Ruppersberg, Allen (artist). Interview with Corazon del Sol, May 19, 2011.

Smith, Barbara T. (artist). Interview with Corazon del Sol, June 1, 2011.

Sommer, Danielle. "Eugenia is Coming: LAND shows off Eugenia Butler in 'Perpetual Conceptual,'" Daily Serving, January 31, 2012. http://dailyserving.com/2012/01/eugenia-is-coming-land-shows-off-eugenia-butler-in-perceptual-conceptual/

Tran, My-Thuan. "Giuseppe Panza di Biumo dies at 87; art collector legitimized MOCA." Los Angeles Times, April 25, 2010. http://articles.latimes.com/2010/apr/25/local/la-me-guiseppe-panza-20100425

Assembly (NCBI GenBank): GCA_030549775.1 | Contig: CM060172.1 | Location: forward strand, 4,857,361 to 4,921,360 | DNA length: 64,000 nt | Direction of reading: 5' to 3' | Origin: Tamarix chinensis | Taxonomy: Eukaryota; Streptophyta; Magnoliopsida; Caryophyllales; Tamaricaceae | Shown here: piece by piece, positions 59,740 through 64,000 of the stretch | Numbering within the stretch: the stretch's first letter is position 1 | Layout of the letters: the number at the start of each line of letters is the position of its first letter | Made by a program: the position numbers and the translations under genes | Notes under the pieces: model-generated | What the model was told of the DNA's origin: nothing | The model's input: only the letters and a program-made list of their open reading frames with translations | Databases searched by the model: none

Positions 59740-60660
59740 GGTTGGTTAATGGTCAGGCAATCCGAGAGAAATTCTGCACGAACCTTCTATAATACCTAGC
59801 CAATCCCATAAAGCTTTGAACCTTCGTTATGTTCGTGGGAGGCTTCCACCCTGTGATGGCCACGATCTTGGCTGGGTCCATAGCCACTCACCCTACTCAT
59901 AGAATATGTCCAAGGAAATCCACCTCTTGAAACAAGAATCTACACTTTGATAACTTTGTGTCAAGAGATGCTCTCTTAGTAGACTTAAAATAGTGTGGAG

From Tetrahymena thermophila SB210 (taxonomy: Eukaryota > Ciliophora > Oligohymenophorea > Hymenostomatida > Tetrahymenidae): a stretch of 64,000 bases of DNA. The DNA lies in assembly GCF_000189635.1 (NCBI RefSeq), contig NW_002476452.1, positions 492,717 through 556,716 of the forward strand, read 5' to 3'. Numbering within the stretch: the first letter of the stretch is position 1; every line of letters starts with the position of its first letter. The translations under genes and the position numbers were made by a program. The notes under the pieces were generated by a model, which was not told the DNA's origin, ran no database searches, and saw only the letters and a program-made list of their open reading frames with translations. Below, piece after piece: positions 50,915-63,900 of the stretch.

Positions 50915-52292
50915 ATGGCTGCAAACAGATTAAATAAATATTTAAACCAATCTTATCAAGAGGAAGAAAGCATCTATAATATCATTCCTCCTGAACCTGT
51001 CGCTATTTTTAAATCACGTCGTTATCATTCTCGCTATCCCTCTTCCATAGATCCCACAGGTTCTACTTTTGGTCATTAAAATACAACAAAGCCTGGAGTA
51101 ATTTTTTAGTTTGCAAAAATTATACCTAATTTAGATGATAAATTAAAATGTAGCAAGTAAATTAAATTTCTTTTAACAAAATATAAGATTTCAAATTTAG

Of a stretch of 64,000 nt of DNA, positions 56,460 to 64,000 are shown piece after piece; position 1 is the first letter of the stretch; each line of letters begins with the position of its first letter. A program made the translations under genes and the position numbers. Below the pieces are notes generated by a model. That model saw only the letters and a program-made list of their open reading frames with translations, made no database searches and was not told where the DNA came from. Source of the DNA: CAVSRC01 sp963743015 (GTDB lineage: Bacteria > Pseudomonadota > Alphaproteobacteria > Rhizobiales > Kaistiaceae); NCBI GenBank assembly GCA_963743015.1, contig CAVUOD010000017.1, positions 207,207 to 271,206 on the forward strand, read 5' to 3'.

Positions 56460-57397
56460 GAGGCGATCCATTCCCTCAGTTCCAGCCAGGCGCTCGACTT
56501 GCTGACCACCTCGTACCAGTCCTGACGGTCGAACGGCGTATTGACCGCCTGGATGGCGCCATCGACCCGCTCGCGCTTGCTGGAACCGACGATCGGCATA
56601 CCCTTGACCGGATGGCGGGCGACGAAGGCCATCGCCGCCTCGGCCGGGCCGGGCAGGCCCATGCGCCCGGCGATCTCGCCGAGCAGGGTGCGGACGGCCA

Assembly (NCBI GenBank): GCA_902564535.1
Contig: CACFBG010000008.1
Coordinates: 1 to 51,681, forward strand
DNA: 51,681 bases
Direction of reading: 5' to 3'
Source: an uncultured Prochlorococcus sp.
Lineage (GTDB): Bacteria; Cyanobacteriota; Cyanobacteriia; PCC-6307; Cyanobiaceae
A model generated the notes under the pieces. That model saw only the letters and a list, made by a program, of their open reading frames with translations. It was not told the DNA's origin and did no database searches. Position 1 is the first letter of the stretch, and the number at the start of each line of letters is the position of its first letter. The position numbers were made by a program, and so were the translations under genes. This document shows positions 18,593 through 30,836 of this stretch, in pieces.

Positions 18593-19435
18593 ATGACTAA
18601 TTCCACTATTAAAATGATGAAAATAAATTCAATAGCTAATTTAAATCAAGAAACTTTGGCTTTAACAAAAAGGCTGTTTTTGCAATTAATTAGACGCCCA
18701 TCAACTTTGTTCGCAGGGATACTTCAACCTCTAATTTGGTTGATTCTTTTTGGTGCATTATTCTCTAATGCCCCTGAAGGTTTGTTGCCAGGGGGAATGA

Wagley, Catherine. "Eugenia Butler: How a Wacky Gallerist Inspires the L.A. Art World Today." LA Weekly, February 16, 2012. http://www.laweekly.com/2012-02-16/art-books/Eugenia-Butler-Perpetual-Conceptual-LAND/

Wagley, Catherine (writer / art critic). Interview with the author, Los Angeles, CA, February 12, 2014.

Wilson, William. "Is L.a. The Place For More Panza Works?" Los Angeles Times, February 6, 1985. http://articles.latimes.com/1985-02-06/entertainment/ca-4546_1_giuseppe-panza-di-biumo